Mr. Duy wants a big night out but I do not. We leave the meal and I am worried about Mr. Duy’s drunk driving abilities on the motorbike, but I don’t really have a choice for how to get back to my hotel. First, though, Mr. Duy takes a detour and we end up at a massage parlor. Fortunately it looks decent and I receive a much tamer massage from this Vietnamese lady than on my last massage.

I see Mr. Duy on the couches outside the massage rooms. “Do you want to go for the 48-kilogram chicken now?” he asks. “It is upstairs.” Now something clicks in my mind, and I realize what Mr. Duy has meant all along. I am completely sketched out and I want to do nothing further on Mr. Duy’s schedule this evening, nor do I wish to indulge Mr. Duy while he cheats on his wife. No thank you. Thankfully Mr. Duy takes the hint that I am not as fun of a guy as he thinks, and he takes me back to my low-grade business hotel.

Day 9 — Fishing, and Mui Ne
Mr. Duy lets me sleep in until 9am and I am much relieved to have a lazy morning for once. Mr. Duy picks me up on his motorbike and we ride along the coast for about 20km (12 miles) south of the city. The ride takes about 40 minutes, which while wearing a full backpack on a motorbike is exhausting.

I had mentioned to Mr. Duy that I wanted to go fishing, which I thought would involve getting on a boat and heading into the sea. Instead he has brought me with his wife to a small pond which has Russian tourists idly sticking in their poles, waiting for a fish to bite. Alas. Thankfully this pond has been stocked full of large fish and it is super easy to catch something in here. In about 2 hours at the pond, I have caught the two largest fish of my entire life and just missed catching about 4 others. I am quite pleased. This fishing resort, operated by an Uzbek man who speaks good English, also has a restaurant near the beach which cooks our catch for us. These fish are huge and we are very full after our fresh-caught meal.

Personal best for largest fish caught
I did not like my dingy 2-star accommodations in Phan Thiet, so thankfully Ms. Lam Huong has booked a seaside resort (the Sailing Club) for me to stay at on my 2nd night along the coast. Unfortunately it takes about 1 hour for us to ride by motorbike from the fishing resort past the town of Phan Thiet to Mui Ne, a tourist town full of Russians. The resort is much nicer than my previous hotel, and I am wondering why I am staying here for only one night. Unfortunately the resort is not near Mui Ne town and feels like it has been located in a wind tunnel. I see some kite-surfers from my hotel room but the waves are quiet choppy and going into the water looks rather dangerous. I head down to the beach to dip my toes in and the water feels quite cool. I am bewildered…shouldn’t tropical seas be warmer than this?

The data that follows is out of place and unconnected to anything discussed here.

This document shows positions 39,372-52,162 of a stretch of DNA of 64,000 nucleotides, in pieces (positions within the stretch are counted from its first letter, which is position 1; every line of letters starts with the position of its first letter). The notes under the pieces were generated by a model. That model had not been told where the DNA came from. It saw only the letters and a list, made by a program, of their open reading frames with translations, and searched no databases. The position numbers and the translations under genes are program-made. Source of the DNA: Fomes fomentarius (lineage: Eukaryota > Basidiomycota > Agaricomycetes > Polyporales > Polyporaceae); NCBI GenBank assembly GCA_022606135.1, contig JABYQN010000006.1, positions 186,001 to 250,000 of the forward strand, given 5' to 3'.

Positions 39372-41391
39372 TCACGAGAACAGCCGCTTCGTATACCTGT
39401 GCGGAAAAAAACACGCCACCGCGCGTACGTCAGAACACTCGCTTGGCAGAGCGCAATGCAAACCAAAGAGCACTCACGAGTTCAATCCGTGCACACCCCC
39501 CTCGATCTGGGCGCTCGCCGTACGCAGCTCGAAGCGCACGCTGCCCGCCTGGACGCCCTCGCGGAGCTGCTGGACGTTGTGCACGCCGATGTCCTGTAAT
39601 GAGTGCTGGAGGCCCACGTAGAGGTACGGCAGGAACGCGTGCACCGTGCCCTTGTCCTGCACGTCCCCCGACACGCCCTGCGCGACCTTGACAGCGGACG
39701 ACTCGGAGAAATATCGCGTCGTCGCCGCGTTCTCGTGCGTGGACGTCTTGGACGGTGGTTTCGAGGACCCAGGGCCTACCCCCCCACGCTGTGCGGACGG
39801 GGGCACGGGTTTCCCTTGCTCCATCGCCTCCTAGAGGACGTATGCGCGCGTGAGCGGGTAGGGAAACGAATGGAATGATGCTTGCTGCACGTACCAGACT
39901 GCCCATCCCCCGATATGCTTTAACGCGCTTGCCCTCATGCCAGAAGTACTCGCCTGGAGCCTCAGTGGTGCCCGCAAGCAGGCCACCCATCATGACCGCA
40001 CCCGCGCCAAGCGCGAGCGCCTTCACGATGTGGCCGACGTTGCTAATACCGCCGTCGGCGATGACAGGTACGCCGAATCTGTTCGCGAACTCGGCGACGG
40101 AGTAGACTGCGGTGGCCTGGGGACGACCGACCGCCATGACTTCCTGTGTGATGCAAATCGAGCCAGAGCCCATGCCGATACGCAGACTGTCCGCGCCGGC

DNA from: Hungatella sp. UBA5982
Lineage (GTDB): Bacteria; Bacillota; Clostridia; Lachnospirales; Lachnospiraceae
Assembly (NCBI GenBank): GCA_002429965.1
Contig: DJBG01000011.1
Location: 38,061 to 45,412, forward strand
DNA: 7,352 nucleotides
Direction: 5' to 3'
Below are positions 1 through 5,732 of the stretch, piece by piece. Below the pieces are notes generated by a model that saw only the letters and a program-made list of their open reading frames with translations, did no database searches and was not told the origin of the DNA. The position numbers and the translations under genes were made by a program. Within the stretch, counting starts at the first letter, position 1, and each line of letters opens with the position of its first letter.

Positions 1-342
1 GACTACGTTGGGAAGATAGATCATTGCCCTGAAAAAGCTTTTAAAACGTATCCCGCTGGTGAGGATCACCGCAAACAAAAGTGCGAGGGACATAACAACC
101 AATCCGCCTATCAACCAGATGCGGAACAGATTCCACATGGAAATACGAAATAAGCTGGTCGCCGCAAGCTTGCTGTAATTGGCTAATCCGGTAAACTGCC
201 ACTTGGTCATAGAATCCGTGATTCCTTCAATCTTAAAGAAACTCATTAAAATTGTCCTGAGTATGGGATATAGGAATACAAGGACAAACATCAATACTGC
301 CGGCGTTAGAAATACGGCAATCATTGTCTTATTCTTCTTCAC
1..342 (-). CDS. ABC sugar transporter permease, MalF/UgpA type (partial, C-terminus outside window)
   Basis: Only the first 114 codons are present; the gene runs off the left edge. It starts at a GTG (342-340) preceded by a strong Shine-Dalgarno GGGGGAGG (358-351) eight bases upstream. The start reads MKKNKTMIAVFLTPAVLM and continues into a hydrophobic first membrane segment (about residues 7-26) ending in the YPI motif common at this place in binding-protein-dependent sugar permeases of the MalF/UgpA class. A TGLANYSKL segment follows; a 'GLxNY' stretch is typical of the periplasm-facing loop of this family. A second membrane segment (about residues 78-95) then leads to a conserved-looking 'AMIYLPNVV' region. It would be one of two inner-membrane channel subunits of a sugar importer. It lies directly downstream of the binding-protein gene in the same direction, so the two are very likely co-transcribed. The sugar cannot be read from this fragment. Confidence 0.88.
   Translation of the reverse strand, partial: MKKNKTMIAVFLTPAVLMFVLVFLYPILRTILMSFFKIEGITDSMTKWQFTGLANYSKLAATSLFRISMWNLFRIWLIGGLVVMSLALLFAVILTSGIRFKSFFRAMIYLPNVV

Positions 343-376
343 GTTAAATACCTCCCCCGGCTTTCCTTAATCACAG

I have dinner in Mui Ne town with Mr. Duy and the Uzbek fishing resort owner, who happens to be a friend of Mr. Duy’s. Thankfully we are not drinking this evening, and I have once again disappointed Mr. Duy by not being as fun as he had hoped. Mr. Duy wants to go meet women at bars, even though he is married, but I am too tired from my endless traveling to indulge.

Day 10 — The Long Ride back to Saigon
Ms. Xuan Hoa, Ms. Lam Huong’s colleague in the Ho Chi Minh City office for Samsung, has arranged for me to take a morning bus from Mui Ne back to the big city. It is a “sleeper” bus and quite unlike any bus that I have ever been on before. The seats are stacked double-decker and tilt down to almost horizontal. Getting onboard feels claustrophobic but once you are seated you actually have a lot of room to stretch your legs and look out the window. The bus feels quite nice! Also, no wearing shoes onboard, which is a first for me even in Asia.

On Vietnam’s crowded, terrible highways the 200km (125 mile) journey to Ho Chi Minh city takes most of the day…about 7 hours on the bus with a couple of rest stops thrown in. We don’t arrive in Saigon’s tourist area until 4pm. Ms. Xuan Hoa thankfully is waiting for me at the bus stop. She drives me back to Ms. Lam Huong’s house, where I thankfully can shower and change out of my dirty clothes.

I’m getting the distinct impression that Ms. Xuan Hoa has taken a liking to me already. She has been messaging me during my 3-day journey asking for pictures of my travels along the way, and she now wants to go out for a late afternoon drink in Ho Chi Minh City. I shower quickly and try to put on some nicer clothes. I am wearing jeans with a purple button-down shirt, which was a good call…purple is apparently Ms. Xuan Hoa’s favorite color.

Ms. Xuan Hoa takes me to a very nice-looking Middle Eastern-themed restaurant…which is entirely empty. Ms. Xuan Hoa thinks this place might be a cover for mafia members engaged in “cash washing” — her word for money laundering. The restaurant looks like a fusion of Arabian palace and country club — the moose head on the wall looks out of place. We have our choice of outdoor tables outside to chat and get to know each other. I order mango juice…Ms. Xuan Hoa approves. It entirely feels like a date, and I wonder how I got myself into this situation in Vietnam.

In Asia, you have to try new photo poses. This one is "Filipino Man"
I need to go back to Ms. Lam Huong’s house because she has asked me to attend a housewarming party at her residence. Ms. Lam Huong’s house is even bigger than I had realized — 4 stories with a roof deck on top where she is entertaining her guests with barbequed meats. Her husband Mr. Dat is holding court at one table with his university friends and they are all several beers in. “Mot, Hai, Ba, YO!” Again I respectfully keep up with the men at the table, even though I’m not looking to drink heavily with these guys. The men are all at one table with the women and kids at the other table, including Ms. Xuan Hoa.